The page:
If not, why not? Will other Conservative rabbis accept a conversion done by a Conservative rabbi outside the RA? Will Reform recognize it? Will the Orthodox?
How will that affect my children, my grandchildren? How will it be treated in America? In Israel? Again, many of these concerns might not be immediately — nor ever — relevant to someone who knowingly has evaluated the various denominations and rabbis in her orbit and has chosen that rabbi and that institution. But full disclosure always is valuable when receiving life-impacting professional services.
For example, there are some rabbis who present themselves as Orthodox and who make a business, an income stream, out of converting people. Likewise, within Orthodoxy itself, there are concerns about outlier rabbis who are on the periphery, who identify outside the mainstream normative Orthodox rabbinate, whose interpretations of Orthodoxy are not the same as those universally adopted by the mainstream.
Therefore, mainstream rabbis will not subsequently conduct marriages for such people who have undergone such outlier conversions, and typical mainstream Orthodx families will resist engaging in marriage-track social relationships with such people unless they undertake an entire new conversion process.
Such people converted by such outlier rabbis will find, to their great astonishment born of their total innocence, that they will not be called to the Torah nor counted in a minyan in a great many mainstream Orthodox congregations, and their future children will not be regarded as Jewish unless the children undergo a conversion themselves. They will learn that such conversions conducted by outliers are tantamount to someone presenting as a naturalized American citizen with paperwork of citizenship conferred by a disbarred judge or by a judge who never sat on the proper federal bench that empowers her to rule on citizenship applications under Title 8 of the United States Code.
One step is to ask whether the converting rabbi is a member in good standing of the Rabbinical Council of America RCA. In other words, perhaps the rabbi is a member of an alternative rabbinical body.
10 things not to ask a convert (from someone who is) | Jewish News
If so, how is that rabbinic body regarded? The Reform and Conservative rabbinates leave less confusion in this regard because they are more uniformly centralized than is Orthodoxy. In other words, perhaps the rabbi is on some grand personal crusade that makes RCA membership unimportant to him — indeed, perhaps his personal philosophic crusade even has made him ineligible for RCA membership in the first place — and perhaps he even is on some kind of pioneering life quest to establish his own philosophy of what Orthodox Judaism should be.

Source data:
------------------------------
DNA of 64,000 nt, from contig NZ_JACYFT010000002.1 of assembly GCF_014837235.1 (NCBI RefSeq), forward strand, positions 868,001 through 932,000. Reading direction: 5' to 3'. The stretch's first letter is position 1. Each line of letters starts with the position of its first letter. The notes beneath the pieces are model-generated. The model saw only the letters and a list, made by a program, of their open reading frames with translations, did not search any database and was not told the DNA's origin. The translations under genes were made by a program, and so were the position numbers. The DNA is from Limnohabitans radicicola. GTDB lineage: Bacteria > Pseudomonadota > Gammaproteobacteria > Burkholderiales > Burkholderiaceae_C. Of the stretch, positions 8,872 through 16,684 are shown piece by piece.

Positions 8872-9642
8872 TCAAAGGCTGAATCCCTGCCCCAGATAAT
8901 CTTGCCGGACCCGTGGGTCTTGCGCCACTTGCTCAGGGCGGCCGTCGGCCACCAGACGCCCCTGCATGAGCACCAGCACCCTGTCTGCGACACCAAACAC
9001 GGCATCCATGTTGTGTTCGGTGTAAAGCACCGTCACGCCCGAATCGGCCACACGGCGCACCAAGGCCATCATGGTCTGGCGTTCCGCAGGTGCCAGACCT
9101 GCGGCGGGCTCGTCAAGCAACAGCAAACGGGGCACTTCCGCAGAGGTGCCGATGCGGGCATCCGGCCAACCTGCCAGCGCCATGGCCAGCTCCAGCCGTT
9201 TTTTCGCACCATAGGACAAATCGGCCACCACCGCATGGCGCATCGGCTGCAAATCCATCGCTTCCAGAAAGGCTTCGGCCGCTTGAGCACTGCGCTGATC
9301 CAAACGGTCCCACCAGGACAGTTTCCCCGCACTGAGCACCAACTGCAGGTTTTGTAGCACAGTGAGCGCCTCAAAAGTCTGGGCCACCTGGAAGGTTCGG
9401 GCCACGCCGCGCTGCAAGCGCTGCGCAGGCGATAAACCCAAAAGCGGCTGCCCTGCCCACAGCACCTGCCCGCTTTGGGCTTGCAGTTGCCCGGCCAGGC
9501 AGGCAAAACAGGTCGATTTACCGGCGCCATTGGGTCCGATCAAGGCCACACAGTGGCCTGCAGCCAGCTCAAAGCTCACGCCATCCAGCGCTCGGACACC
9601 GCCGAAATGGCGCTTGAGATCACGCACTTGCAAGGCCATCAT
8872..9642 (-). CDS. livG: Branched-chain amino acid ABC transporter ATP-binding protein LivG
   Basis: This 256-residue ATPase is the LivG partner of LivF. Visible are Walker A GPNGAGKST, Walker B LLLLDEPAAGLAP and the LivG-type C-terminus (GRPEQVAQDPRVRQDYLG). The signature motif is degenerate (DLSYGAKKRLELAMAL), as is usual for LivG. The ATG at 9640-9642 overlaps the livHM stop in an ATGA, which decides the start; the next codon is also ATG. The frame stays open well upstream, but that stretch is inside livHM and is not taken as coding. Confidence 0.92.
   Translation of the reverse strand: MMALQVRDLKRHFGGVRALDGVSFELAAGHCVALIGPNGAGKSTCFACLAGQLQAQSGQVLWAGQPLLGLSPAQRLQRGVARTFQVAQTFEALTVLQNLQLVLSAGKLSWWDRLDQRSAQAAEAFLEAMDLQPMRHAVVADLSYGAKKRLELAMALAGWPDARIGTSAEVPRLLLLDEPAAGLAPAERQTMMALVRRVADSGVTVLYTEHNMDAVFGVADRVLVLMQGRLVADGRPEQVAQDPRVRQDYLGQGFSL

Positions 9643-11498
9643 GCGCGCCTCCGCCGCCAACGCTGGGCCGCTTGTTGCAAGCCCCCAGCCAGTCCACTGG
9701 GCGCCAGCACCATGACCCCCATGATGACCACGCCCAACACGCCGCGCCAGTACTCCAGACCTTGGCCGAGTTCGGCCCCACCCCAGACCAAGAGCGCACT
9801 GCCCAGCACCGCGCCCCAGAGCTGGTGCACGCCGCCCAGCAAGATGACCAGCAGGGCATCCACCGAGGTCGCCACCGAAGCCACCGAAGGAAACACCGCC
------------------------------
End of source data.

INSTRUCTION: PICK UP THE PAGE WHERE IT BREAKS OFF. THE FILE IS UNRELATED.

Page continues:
All that is fine and noble — for him. But a prospective Orthodox convert deserves and must demand full disclosure because perhaps she is not a pioneer as the rabbi is, and perhaps all she wants is for her Orthodox conversion to be accepted universally here and in Israel, and to be accepted universally for all time, for her and for her future progeny.
This additional paragraph recited at the conclusion of the Amidah was one of a number of personal meditations the ancient rabbis would recite. Global Jewish Food.
Circumcision If the candidate is male, the first step in a traditional conversion is to undergo brit milah , or circumcision, or if already circumcised, hatafat dam brit [ritual extraction of a drop of blood]. Beit Din Rabbinic Court Once the circumcision has healed, a beit din is assembled. Join Our Newsletter Empower your Jewish discovery, daily.
Sign Up. What about in Israel? Dear Feeling Jewish: People have been converting to Judaism since time immemorial; some are quite famous, like Ruth, who has her own book in the Jewish Bible and from whose lineage it is said the Messiah will come.
My mom was Jewish. Can I convert to Judaism?
My guess is that your co-worker is not part of a synagogue or a Jewish study program. In a formal Jewish setting, he would have learned that being Jewish is not only a matter of lineage. There are two general stereotypes about converts. One, they are super Jews — more knowledgeable and more observant than born Jews. Two, they are fair-weather Jews; at any moment they will lapse back to their non-Jewish identity.
Neither of these is fair or accurate, but stereotypes rarely are. In modern days we have several different branches of Judaism. For Jews-by-choice, their identity as Jews is determined by that of the rabbi who converts them. So if you work with a Reform rabbi, you will have a Reform conversion and Jews who believe your rabbi is authentic will accept you as Jewish. Reform Jews accept as validly Jewish those converts who work with ordained rabbis from major Jewish streams. Other movements have other criteria, and Orthodox rabbis accept only Orthodox conversions as truly authentic.